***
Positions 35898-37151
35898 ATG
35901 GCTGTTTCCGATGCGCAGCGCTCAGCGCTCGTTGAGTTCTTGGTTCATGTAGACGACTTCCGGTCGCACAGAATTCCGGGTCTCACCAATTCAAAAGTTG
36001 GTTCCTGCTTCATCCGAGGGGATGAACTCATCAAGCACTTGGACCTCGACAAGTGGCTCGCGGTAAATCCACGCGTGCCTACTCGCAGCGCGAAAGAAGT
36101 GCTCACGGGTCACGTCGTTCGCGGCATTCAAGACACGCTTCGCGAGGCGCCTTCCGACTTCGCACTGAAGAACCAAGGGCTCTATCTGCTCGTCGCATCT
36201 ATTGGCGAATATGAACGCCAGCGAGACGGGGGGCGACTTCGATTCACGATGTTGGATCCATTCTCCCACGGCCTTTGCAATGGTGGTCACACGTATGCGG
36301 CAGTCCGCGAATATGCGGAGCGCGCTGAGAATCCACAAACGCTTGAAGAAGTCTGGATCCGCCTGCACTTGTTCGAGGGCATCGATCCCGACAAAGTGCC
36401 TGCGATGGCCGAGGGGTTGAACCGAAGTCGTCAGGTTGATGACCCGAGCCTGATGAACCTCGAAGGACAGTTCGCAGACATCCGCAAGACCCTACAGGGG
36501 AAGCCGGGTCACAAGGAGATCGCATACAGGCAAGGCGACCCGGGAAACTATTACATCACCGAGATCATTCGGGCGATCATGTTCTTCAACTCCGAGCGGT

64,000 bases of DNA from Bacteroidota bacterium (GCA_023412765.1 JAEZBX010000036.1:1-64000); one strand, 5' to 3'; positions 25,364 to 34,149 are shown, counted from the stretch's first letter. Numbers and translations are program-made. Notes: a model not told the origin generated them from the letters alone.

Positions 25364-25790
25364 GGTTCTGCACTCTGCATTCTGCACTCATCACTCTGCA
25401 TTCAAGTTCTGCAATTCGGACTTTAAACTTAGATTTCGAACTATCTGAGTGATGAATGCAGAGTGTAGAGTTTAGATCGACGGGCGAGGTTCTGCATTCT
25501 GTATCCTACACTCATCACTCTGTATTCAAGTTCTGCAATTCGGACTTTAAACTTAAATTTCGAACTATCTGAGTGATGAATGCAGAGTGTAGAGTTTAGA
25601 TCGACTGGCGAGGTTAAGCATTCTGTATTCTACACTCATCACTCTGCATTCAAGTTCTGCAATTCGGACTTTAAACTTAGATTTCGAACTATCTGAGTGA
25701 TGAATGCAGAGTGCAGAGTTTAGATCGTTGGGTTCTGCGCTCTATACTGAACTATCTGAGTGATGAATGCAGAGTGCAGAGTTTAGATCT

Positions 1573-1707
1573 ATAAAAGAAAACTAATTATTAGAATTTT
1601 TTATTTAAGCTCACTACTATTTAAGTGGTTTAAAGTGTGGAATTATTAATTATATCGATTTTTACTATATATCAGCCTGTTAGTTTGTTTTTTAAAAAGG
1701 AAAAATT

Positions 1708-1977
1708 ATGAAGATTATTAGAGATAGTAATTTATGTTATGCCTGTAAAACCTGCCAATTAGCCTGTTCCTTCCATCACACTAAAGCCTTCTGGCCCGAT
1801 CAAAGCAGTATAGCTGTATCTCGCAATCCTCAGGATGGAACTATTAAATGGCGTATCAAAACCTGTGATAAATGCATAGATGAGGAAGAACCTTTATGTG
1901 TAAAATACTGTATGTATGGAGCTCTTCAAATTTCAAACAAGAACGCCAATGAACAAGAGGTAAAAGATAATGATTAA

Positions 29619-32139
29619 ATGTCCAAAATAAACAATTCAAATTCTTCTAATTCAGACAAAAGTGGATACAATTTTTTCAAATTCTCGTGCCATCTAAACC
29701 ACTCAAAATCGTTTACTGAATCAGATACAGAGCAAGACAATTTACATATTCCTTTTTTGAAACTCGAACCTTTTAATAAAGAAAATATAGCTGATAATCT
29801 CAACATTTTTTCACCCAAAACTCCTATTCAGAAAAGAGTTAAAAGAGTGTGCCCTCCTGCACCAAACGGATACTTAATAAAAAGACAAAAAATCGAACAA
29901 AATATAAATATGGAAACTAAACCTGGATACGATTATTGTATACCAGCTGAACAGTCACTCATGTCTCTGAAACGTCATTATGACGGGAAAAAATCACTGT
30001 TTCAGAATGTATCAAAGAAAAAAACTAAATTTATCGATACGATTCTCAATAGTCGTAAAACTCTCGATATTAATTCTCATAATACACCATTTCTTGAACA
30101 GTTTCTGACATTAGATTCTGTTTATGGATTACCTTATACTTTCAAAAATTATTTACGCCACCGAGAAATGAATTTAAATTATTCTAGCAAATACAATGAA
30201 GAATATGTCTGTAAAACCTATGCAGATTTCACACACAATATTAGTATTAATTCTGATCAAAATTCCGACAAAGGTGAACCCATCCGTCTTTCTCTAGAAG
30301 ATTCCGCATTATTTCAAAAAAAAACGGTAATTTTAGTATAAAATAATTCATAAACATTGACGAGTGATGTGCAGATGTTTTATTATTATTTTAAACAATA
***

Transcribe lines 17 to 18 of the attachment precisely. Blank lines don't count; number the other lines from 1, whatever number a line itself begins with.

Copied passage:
Positions 1573-1707
1573 ATAAAAGAAAACTAATTATTAGAATTTT